about the house and its price was true.
I'm not gonna let you put me
in some kind of trick bag, man.
When he was mad, my dad talked like
he was the hero of a
Blaxploitation movie,
even before there were
Blaxploitation movies.
So, I guess now that
you know everything,
you guys are gonna want
to cut in on the deal?
- Terrence, that's not what this is about.
- What?
- It's about the principle.
- That's right, about the principle.
Now, how much of a cut
are we talking about?
I can't believe you're alright
with selling out your own people.
Bill, I don't see it that way.
One of us moving into this
house is still progress.
Not everybody's gonna run away
'cause Black folks move in.
I did not notice the crown
moulding on the ceiling!
Oh, this is a nice house. Come on, now.
There's gotta be a better way
to integrate a neighborhood.
Maybe there is, but I don't
know how to do it. Do you? Hmm?
And this way, at least
everybody makes a tidy profit.
I just want no parts of this.
You know what?
I will give you 10% over asking price.
That's my final offer.
I thought you came over here to tell him
- we want no parts of this house!
- You right, you right, you right.
I'm I'm just getting
a little carried away.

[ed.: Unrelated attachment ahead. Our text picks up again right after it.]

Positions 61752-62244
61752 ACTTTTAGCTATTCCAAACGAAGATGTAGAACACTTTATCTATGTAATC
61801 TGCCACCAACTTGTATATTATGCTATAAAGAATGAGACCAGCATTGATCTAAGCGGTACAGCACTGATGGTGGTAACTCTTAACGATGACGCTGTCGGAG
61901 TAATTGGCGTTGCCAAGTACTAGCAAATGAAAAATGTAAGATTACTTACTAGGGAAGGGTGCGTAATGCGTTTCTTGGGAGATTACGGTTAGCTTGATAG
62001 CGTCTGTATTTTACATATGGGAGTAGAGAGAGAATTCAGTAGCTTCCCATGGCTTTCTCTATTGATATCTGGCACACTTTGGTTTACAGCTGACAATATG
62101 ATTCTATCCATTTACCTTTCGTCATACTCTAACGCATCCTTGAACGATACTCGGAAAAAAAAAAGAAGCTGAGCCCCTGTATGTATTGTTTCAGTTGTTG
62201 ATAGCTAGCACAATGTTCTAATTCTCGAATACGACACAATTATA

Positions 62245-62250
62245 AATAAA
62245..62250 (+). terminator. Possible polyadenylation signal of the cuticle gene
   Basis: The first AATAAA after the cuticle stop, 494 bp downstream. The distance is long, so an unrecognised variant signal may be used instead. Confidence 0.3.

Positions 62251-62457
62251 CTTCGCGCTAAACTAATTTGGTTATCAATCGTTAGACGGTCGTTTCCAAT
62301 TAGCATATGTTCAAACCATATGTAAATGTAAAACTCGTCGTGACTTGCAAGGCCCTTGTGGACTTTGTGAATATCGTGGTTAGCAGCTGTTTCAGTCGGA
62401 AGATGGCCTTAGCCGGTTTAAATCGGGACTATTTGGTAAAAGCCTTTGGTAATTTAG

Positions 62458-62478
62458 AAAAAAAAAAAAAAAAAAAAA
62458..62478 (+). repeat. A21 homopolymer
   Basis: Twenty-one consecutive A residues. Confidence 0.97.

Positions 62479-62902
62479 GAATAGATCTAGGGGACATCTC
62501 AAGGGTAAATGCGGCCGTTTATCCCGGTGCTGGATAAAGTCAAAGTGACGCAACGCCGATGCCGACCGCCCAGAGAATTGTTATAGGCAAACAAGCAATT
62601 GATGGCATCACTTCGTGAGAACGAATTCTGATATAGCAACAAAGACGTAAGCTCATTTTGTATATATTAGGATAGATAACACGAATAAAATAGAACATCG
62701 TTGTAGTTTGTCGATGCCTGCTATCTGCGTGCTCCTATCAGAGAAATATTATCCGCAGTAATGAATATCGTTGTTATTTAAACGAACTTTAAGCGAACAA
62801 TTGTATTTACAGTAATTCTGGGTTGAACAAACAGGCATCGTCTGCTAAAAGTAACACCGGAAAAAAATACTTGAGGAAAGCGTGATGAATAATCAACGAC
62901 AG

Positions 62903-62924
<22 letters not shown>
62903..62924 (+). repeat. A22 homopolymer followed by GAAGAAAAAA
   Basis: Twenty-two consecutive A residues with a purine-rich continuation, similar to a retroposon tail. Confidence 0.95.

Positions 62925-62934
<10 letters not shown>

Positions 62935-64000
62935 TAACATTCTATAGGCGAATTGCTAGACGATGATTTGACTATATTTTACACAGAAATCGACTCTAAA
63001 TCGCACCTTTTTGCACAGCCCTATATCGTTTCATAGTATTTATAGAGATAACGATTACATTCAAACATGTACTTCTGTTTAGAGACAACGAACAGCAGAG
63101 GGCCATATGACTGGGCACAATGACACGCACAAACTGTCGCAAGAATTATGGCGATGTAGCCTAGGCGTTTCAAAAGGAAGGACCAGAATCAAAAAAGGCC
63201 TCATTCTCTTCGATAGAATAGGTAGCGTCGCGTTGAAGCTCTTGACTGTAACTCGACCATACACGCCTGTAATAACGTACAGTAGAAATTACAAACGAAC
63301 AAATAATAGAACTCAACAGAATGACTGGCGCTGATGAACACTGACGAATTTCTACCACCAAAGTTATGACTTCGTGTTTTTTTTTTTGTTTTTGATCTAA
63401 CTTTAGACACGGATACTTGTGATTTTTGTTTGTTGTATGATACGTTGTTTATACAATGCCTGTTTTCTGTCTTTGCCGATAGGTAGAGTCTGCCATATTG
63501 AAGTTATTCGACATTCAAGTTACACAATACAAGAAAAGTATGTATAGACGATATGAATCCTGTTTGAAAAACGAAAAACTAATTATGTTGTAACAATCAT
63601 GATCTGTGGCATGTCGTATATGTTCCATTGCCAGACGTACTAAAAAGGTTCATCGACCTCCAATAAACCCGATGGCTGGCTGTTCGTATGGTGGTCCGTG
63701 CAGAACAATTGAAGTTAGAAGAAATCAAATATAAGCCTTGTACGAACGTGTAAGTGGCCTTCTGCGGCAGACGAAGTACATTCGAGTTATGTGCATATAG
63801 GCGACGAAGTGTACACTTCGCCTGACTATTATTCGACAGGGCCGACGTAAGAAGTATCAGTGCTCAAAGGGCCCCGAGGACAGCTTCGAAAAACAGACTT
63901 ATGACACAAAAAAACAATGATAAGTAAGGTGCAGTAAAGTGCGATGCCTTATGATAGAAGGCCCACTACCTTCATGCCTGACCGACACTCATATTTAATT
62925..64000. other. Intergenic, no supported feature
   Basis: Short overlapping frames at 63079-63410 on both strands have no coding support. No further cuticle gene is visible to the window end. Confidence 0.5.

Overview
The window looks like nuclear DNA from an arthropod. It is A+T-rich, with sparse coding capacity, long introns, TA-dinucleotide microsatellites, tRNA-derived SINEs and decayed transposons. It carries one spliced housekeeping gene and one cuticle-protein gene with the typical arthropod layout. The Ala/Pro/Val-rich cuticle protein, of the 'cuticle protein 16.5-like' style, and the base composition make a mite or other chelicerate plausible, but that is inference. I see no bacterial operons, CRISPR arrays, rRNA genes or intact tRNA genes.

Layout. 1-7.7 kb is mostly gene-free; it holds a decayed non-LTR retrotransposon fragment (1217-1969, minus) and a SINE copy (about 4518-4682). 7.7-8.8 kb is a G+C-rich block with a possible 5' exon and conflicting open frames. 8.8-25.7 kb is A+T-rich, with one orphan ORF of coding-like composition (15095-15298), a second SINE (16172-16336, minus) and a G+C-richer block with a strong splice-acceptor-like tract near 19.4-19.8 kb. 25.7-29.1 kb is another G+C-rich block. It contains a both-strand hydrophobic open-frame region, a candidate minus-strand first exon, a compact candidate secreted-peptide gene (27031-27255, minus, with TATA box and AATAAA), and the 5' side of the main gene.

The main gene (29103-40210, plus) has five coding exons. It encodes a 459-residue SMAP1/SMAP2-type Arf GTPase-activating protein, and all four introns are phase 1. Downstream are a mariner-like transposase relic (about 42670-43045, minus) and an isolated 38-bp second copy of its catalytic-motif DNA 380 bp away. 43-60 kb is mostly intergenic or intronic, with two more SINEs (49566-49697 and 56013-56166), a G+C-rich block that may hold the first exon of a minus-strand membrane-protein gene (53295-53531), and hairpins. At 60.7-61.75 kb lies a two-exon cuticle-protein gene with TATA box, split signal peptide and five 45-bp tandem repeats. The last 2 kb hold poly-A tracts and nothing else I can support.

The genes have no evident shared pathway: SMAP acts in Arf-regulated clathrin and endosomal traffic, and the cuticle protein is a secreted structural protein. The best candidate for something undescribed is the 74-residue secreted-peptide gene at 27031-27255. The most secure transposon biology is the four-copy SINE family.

- It's such a nice house.
- Come on, Cliff.
So, referrals are out of the question?
You'll find somebody. But me?
I'd rather live in a friendly
all-Black neighborhood,
where we own our own
homes and businesses,
than be used to scare
white folks out of theirs.
I can respect that.
That's right.
- Terrence!
- My dad remained true to his word.
He never sold the house I grew up in.
But by the time I was grown,
most of the neighbors were white.
He avoided integration,
but gentrification got him anyway.
Our experience with
the house on Ivy Lane
did lead to racial progress,
but in a more personal way.
Brad's family came over for dinner.
They were the first white
guests we'd ever had.
You said it's called "challah bread"?
- Mm-hmm.
- Oh, no!
I made challah bread for dinner.
I'm just kidding. Y'all
know we having cornbread.
Dean, help them with their coats.
- Oh.
- May I take your jacket?
Sure. What a gentleman.
- Thank you so much.
- Nice dress, Kim.
I just met that girl ♪
Whose name is World ♪
Our families proceeded
to have a wonderful time
getting to know each other.
The evening was a total success.
Brad and I tried not to
make fools out of ourselves
- in front of our crushes.
- Thank you.
We totally failed.
Good morning world ♪